Mentors will have opportunities to:
- Connect and engage with students in their career exploration. This may include informational interviewing, job shadowing, or other activities
- Build awareness of your organization
- Get involved on campus
- Share your own career story
Register now at goldpass.umn.edu by clicking the 'Mentor' login button.
If you have questions, please contact a career services office at the U of M.
Whether students will be living in a residence hall, near campus in a house or apartment, or at home, there are a few suggestions related to security that we'd like to pass along. A task for parents: Check your homeowner's insurance to find out if your student's belongings are covered when they live in a residence hall or campus-area apartment. Some insurance policies cover those items, or a rider may be available through your homeowner's policy at low cost. Otherwise, you might want to obtain a renter's policy.
It's important to have a record of the serial numbers of valuable items, including computers and laptops, printers, bicycles, TVs, cell phones, iPads, digital cameras, and mp3 players. When items are replaced, record the new serial numbers.
Additional suggestions for campus safety and security are on the U of M Police Department website.
Health Insurance Coverage for Students
All U of M students are required to have health insurance. The University provides a health insurance plan, but students who are covered by their parent's health coverage or another approved insurance plan may waive the University coverage. The deadline for waiving the U of M health insurance coverage is September 17. Students who do not apply to waive coverage by the stated deadline, or cannot demonstrate that they have other eligible coverage, will automatically be enrolled in the plan for the semester, and non-refundable charges for the Student Health Benefit Plan will remain on their tuition bill. Steps for waiving the University plan are explained online.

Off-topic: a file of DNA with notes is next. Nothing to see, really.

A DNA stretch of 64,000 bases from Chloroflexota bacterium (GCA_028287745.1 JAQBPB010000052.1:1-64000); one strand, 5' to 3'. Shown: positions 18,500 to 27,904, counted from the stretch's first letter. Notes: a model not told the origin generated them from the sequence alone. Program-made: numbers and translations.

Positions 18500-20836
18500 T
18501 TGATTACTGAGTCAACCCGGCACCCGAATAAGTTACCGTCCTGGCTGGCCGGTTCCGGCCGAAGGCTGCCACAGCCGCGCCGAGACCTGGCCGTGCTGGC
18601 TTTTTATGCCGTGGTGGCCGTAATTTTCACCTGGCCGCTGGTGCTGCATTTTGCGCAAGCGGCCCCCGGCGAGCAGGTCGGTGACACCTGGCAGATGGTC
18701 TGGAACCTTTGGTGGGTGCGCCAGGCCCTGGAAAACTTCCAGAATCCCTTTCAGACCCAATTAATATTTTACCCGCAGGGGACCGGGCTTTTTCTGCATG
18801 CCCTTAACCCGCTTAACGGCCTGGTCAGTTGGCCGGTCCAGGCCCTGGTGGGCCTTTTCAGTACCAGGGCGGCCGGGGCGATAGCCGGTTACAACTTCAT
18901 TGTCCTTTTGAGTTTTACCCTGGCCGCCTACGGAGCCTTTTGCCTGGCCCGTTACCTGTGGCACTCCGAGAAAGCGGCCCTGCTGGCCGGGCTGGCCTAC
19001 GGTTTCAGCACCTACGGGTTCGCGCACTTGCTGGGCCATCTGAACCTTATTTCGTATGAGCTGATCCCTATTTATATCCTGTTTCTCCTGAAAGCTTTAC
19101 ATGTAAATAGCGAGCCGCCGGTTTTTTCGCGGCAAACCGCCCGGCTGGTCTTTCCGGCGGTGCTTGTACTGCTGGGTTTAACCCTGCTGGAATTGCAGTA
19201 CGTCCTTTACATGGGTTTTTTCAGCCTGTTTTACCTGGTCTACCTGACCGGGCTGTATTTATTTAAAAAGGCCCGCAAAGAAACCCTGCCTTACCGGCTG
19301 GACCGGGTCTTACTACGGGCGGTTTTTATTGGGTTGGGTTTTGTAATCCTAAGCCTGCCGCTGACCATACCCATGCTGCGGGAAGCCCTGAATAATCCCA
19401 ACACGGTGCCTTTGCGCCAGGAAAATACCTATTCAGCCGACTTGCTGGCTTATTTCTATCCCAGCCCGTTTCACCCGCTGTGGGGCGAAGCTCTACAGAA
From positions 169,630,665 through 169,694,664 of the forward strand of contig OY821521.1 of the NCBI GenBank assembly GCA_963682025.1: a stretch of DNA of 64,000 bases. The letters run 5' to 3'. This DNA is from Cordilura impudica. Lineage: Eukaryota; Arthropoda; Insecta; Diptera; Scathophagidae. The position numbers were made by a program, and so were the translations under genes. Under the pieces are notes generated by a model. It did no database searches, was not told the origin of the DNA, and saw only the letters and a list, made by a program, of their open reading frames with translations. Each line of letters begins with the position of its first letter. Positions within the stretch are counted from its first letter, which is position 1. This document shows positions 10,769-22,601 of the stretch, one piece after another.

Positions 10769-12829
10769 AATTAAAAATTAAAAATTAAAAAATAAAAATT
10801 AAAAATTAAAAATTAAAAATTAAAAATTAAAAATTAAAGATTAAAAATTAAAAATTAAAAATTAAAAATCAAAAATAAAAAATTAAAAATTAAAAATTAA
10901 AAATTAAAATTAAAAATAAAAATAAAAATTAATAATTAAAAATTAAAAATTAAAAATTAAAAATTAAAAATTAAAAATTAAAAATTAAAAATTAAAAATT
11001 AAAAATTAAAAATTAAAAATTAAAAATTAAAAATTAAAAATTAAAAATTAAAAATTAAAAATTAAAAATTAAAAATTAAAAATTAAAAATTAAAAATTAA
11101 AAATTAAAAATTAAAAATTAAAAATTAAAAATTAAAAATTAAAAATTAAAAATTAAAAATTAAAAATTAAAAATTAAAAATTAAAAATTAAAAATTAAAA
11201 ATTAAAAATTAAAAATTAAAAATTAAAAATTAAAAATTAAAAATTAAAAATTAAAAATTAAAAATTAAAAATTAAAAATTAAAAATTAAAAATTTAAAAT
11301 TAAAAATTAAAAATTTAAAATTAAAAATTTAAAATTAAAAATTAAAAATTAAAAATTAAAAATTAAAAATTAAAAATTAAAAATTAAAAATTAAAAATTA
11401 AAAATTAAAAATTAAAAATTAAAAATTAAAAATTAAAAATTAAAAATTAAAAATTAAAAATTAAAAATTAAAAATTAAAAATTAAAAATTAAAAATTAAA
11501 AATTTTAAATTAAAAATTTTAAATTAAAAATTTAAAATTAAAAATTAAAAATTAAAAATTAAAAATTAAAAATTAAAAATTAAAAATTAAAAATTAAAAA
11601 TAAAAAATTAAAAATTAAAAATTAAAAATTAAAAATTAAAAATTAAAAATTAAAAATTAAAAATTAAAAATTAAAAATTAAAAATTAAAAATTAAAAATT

Note: International students are only eligible to waive the Student Health Benefit Plan if enrolled in the University-sponsored Graduate Assistant Health Plan or a United States-based employer-sponsored group health plan.
The topic this week in the Parenting 1001 course is one that parents frequently name as a top concern: Career Planning. In this lesson, parents will learn how to support their student's career exploration. You will also be able to browse information about Strengths Quest and discuss different strategies for guiding your student in career planning.
Parenting 1001 is a free, non-credit course for parents of U of M Twin Cities students.
If you have not yet signed up for the course, please follow the instructions below:
Steps to Self-Enroll in Parenting 1001
- Step 1: Create a Guest ID
Fill out this online form: www.umn.edu/dirtools/
- The email address that you enter will become your U of M Internet ID for the course.